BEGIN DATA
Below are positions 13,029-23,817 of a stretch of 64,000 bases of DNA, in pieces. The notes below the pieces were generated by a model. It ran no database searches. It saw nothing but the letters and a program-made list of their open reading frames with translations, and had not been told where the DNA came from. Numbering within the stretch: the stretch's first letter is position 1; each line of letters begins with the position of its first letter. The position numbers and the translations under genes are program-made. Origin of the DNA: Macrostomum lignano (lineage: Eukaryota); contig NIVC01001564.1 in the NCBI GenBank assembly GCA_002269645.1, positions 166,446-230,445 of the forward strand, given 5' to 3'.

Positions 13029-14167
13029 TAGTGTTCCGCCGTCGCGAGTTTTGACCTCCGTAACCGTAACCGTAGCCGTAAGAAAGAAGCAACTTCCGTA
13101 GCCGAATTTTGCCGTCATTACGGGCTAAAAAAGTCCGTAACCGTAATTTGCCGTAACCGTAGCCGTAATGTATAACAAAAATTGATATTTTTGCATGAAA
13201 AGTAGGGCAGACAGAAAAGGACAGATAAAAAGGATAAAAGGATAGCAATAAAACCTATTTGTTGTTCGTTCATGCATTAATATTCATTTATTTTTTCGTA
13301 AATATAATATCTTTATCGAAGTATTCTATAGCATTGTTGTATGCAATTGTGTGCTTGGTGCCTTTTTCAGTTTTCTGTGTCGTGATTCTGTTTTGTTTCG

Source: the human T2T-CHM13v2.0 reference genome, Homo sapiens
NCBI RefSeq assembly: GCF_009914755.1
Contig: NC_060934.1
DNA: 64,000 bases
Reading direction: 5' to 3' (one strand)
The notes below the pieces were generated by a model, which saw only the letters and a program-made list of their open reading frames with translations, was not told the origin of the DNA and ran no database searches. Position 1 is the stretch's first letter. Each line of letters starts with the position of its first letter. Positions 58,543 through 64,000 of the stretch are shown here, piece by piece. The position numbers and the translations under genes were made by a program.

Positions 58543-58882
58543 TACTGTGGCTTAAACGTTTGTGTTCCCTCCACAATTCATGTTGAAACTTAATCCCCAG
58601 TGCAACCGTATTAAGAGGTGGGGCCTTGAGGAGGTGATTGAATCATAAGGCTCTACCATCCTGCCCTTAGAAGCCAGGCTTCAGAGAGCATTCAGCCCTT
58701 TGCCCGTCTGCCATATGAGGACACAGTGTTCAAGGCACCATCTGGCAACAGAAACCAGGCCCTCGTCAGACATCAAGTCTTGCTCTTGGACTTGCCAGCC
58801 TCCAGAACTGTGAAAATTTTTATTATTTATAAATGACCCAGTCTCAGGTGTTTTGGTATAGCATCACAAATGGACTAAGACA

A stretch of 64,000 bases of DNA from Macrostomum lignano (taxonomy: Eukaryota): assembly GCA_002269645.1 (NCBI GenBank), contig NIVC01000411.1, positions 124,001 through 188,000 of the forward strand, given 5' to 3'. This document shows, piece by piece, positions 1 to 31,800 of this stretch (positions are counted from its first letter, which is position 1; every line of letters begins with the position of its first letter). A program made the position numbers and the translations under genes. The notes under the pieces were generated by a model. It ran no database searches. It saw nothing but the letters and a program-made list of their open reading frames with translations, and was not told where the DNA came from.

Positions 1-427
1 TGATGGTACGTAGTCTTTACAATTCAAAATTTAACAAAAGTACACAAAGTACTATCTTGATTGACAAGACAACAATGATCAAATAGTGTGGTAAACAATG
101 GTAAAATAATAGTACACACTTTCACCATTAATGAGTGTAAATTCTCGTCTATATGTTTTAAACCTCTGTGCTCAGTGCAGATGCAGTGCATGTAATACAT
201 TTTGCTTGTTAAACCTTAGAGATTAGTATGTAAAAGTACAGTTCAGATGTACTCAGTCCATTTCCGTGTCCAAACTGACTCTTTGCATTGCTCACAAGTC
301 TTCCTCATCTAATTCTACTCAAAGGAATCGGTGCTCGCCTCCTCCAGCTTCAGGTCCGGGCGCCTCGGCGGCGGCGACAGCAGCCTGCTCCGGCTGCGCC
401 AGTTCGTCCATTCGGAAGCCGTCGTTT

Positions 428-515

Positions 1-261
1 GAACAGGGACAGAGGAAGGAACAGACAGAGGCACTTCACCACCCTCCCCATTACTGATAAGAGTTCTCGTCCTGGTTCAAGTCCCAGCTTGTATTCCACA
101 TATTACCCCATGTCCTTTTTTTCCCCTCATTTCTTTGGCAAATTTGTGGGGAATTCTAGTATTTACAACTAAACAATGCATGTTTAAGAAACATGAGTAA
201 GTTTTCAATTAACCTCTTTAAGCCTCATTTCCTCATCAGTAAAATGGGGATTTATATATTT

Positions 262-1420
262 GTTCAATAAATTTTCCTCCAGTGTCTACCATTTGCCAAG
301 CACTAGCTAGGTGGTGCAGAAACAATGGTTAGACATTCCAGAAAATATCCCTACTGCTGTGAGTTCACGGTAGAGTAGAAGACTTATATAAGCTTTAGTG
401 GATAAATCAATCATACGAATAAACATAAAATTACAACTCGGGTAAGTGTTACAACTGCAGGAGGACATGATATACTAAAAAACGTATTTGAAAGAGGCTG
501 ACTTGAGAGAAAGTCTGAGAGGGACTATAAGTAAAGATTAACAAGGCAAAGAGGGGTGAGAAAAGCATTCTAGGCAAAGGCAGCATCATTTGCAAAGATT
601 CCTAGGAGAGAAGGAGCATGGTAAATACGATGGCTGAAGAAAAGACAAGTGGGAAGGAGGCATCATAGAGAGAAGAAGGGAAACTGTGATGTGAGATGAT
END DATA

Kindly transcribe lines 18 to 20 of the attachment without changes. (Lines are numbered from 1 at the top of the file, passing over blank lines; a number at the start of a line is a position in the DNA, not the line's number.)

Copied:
A stretch of 64,000 bases of DNA from Macrostomum lignano (taxonomy: Eukaryota): assembly GCA_002269645.1 (NCBI GenBank), contig NIVC01000411.1, positions 124,001 through 188,000 of the forward strand, given 5' to 3'. This document shows, piece by piece, positions 1 to 31,800 of this stretch (positions are counted from its first letter, which is position 1; every line of letters begins with the position of its first letter). A program made the position numbers and the translations under genes. The notes under the pieces were generated by a model. It ran no database searches. It saw nothing but the letters and a program-made list of their open reading frames with translations, and was not told where the DNA came from.

Positions 1-427
1 TGATGGTACGTAGTCTTTACAATTCAAAATTTAACAAAAGTACACAAAGTACTATCTTGATTGACAAGACAACAATGATCAAATAGTGTGGTAAACAATG